Engineers demonstrate metamaterials that can solve equations #Engineering #Computation #Materials @physorg_com
Via Phys.org – University of Pennsylvania Engineers have designed a metamaterial device that can solve integral equations. The device works by encoding parameters into the properties of an incoming electromagnetic wave; once inside, the device’s unique structure manipulates the wave in such a way that it exits encoded with the solution to a pre-set integral equation for that arbitrary input.
In a paper recently published in Science, Nader Engheta of the University of Pennsylvania’s School of Engineering and Applied Science and his team have demonstrated such a device for the first time.
Their proof-of-concept experiment was conducted with microwaves, as their long wavelengths allowed for an easier-to-construct macro-scale device. The principles behind their findings, however, can be scaled down to light waves, eventually fitting onto a microchip.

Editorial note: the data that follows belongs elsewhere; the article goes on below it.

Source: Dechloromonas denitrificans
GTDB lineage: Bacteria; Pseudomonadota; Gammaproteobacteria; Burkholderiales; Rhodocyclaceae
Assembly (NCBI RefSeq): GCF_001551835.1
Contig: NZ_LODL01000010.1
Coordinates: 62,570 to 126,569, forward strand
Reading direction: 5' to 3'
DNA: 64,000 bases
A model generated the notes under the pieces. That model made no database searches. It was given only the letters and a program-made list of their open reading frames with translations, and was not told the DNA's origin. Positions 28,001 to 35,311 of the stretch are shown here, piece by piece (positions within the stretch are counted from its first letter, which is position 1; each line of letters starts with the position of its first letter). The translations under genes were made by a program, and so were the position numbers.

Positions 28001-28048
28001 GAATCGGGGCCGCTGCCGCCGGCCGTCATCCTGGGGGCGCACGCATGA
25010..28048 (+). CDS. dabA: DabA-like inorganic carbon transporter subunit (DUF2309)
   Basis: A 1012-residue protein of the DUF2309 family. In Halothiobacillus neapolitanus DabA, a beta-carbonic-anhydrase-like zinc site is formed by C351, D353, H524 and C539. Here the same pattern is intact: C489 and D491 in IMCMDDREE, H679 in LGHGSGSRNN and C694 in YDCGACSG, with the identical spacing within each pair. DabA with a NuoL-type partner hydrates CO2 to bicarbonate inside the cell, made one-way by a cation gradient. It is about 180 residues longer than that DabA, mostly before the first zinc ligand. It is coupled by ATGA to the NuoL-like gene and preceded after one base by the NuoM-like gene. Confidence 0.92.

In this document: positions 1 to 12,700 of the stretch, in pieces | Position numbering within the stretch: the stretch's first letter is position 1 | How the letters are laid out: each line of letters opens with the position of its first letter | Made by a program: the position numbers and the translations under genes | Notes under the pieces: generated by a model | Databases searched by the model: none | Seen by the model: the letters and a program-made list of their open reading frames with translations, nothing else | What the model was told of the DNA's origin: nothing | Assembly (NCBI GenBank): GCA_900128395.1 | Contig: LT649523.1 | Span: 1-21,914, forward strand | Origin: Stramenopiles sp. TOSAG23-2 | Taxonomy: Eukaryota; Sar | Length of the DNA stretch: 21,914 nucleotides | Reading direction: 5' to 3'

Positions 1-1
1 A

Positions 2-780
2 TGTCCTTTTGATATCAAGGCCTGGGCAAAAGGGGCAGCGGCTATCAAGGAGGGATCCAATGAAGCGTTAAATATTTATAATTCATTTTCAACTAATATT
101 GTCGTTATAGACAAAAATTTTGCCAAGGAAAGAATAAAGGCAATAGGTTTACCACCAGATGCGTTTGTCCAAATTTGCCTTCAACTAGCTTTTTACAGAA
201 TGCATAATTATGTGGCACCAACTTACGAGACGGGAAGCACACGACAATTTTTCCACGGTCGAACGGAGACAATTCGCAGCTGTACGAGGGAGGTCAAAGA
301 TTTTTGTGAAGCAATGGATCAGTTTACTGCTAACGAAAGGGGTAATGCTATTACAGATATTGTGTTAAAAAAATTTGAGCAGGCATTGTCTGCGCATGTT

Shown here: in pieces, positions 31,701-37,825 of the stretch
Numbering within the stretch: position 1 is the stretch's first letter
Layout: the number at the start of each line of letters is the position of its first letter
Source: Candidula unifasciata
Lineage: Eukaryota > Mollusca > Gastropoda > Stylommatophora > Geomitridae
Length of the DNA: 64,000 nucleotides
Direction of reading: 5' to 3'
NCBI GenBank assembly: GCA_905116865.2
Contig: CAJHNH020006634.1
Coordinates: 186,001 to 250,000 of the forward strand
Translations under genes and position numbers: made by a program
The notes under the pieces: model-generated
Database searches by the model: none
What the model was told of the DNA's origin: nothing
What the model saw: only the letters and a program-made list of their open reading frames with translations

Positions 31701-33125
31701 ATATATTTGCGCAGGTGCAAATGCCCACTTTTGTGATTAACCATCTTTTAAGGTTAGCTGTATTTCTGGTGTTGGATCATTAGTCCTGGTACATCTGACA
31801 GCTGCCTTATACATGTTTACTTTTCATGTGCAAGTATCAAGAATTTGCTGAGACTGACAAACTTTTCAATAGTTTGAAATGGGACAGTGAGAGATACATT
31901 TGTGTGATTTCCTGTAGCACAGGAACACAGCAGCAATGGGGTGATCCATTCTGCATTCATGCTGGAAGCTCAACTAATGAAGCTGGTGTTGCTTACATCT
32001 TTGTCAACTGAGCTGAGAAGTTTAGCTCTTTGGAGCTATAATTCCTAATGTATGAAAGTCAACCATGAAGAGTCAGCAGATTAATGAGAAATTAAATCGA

Such metamaterial devices would function as analog computers that operate with light, rather than electricity. They could solve integral equations—ubiquitous problems in every branch of science and engineering — orders of magnitude faster than their digital counterparts, while using less power.
And how it works:
“Our device contains a block of dielectric material that has a very specific distribution of air holes,” Engheta says. “Our team likes to call it ‘Swiss cheese.'”
The Swiss cheese material is a kind of polystyrene plastic; its intricate shape is carved by a CNC milling machine.
“Controlling the interactions of electromagnetic waves with this Swiss cheese metastructure is the key to solving the equation,” Estakhri says. “Once the system is properly assembled, what you get out of the system is the solution to an integral equation.”
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